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Mark of Contradictions: The Creation of Judah’s History and the Case of Samson
In biblical texts, we find preserved the “mark of contradictions, fragmentations, and adjunctions,” as intellectual historian Michel de Certeau once wrote (The Writing of History 1988: 313). This talk will explore the mark of contradictions in what may seem a peripheral set of texts within the broader biblical narrative, the Samson stories of Judges 13-16. Buried in the book of Judges, these quirky stories have consistently baffled scholars: where do they come from, why were they preserved, and what role do they serve? In the talk, Mahri Leonard-Fleckman will trace shifting portrayals of Samson through different biblical witnesses and rewritings through the first century C.E. to demonstrate how Samson preserves an important mark of contradictions as he is drawn into the fabric of Judah’s history. In doing so, her broader aim is to probe the relationship between fluidity and fixity in scribal production, history writing, and tradition itself. Moderated by William Schniedewind (UCLA).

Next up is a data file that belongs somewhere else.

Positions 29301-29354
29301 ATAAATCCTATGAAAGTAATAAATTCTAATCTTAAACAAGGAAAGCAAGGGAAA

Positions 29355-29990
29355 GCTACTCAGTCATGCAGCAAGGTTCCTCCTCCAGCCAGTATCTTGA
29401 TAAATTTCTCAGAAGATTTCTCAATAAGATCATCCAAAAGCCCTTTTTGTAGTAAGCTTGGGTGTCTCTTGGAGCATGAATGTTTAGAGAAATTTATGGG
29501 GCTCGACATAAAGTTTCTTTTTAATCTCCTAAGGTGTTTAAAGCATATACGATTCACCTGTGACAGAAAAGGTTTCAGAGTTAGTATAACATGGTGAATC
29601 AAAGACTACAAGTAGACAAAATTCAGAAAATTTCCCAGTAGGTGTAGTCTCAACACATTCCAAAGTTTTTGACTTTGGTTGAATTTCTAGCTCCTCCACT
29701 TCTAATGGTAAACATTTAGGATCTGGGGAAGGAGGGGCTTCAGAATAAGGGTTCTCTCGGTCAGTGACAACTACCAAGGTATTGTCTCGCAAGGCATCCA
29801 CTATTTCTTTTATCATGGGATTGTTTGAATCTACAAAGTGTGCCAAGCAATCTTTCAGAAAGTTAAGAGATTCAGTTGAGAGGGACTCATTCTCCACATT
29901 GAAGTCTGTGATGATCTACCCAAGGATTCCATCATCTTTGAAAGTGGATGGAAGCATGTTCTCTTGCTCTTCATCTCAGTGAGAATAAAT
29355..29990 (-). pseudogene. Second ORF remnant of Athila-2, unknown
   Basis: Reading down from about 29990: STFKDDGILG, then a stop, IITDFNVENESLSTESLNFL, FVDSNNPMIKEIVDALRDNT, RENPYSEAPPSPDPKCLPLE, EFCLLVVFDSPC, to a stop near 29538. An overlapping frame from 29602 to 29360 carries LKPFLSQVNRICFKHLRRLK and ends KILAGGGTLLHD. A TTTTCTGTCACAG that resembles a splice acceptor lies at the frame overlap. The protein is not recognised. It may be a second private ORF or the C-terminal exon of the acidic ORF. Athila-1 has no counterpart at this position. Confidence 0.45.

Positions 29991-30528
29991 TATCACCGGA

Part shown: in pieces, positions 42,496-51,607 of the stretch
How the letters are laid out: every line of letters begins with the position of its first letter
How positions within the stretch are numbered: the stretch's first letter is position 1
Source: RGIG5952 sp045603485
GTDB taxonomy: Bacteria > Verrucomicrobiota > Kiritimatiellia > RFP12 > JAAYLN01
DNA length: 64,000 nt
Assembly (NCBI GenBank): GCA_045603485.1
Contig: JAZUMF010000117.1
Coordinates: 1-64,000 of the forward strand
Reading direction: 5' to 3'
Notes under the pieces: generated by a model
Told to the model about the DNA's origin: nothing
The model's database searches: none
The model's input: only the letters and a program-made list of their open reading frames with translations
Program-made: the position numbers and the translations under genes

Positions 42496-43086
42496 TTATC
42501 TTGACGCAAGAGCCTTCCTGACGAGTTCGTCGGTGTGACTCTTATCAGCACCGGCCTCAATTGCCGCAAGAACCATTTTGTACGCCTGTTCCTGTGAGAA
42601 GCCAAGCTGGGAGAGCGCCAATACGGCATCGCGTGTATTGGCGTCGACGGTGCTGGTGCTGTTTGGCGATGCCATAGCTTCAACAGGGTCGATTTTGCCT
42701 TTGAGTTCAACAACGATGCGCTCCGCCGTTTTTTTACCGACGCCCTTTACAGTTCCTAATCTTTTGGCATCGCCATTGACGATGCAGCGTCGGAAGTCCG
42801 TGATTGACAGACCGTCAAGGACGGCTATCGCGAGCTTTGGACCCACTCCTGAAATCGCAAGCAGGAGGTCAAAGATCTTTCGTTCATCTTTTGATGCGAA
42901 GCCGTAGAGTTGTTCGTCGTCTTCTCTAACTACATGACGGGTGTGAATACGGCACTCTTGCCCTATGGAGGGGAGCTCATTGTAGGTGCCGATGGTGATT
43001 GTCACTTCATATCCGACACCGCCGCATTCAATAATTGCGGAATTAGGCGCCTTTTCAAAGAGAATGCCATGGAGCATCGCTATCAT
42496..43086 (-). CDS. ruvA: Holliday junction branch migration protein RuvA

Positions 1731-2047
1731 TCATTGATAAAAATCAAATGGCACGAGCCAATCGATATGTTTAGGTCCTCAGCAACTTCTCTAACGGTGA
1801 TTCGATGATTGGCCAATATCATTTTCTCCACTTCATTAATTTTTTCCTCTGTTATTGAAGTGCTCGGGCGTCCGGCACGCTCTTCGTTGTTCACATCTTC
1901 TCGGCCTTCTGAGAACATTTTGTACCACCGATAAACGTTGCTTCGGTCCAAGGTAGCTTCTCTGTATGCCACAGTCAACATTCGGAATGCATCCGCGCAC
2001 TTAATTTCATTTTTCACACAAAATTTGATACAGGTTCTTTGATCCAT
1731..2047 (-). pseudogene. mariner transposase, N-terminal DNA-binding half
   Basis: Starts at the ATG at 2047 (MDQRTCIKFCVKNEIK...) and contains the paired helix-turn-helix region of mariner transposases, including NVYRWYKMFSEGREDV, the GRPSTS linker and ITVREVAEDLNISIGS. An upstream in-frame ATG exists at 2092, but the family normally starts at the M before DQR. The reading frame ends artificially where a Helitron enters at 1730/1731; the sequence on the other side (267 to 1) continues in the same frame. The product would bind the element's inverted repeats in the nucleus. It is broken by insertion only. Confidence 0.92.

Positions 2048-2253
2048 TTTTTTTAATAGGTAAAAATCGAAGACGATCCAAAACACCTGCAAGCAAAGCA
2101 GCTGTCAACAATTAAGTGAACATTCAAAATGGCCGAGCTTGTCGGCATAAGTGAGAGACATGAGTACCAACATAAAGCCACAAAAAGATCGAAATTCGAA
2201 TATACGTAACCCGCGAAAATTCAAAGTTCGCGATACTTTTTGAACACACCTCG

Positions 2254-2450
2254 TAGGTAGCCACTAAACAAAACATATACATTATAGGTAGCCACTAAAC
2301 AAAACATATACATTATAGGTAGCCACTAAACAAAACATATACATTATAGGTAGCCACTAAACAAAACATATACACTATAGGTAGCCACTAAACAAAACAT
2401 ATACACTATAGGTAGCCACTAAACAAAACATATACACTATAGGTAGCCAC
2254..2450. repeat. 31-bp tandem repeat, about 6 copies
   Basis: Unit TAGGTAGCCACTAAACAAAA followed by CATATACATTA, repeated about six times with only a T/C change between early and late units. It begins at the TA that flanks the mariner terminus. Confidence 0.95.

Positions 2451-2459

Mahri Leonard-Fleckman is an assistant professor of Hebrew Bible in the Religious Studies Department at the College of the Holy Cross in Worcester, MA. She specializes in Iron Age history and the composition history of the Hebrew Bible, and is the author of The House of David: Between Political Formation and Literary Revision (Fortress Press, 2016) and co-author of The Book of Ruth in the Wisdom Commentary Series (Liturgical Press, 2017). Her current book project, provisionally titled Scribal Representations and Social Landscapes of the Iron Age Shephelah, focuses on scribal representations of the “Other” in ancient Israel in relation to broader questions of identity in the Iron Age Levant, and is under contract with Oxford University Press. Leonard-Fleckman has published numerous scholarly and public-facing books and articles, is currently the Catholic Biblical Quarterly Book Review Editor for the Old Testament and Qumran, and is active on numerous other editorial boards and professional committees.
Co-sponsored with the lead sponsor UCLA Alan D Leve Center for Jewish Studies as part of their Bible and the Ancient Near East series, in addition to and the UCLA Department of Near Eastern Languages & Cultures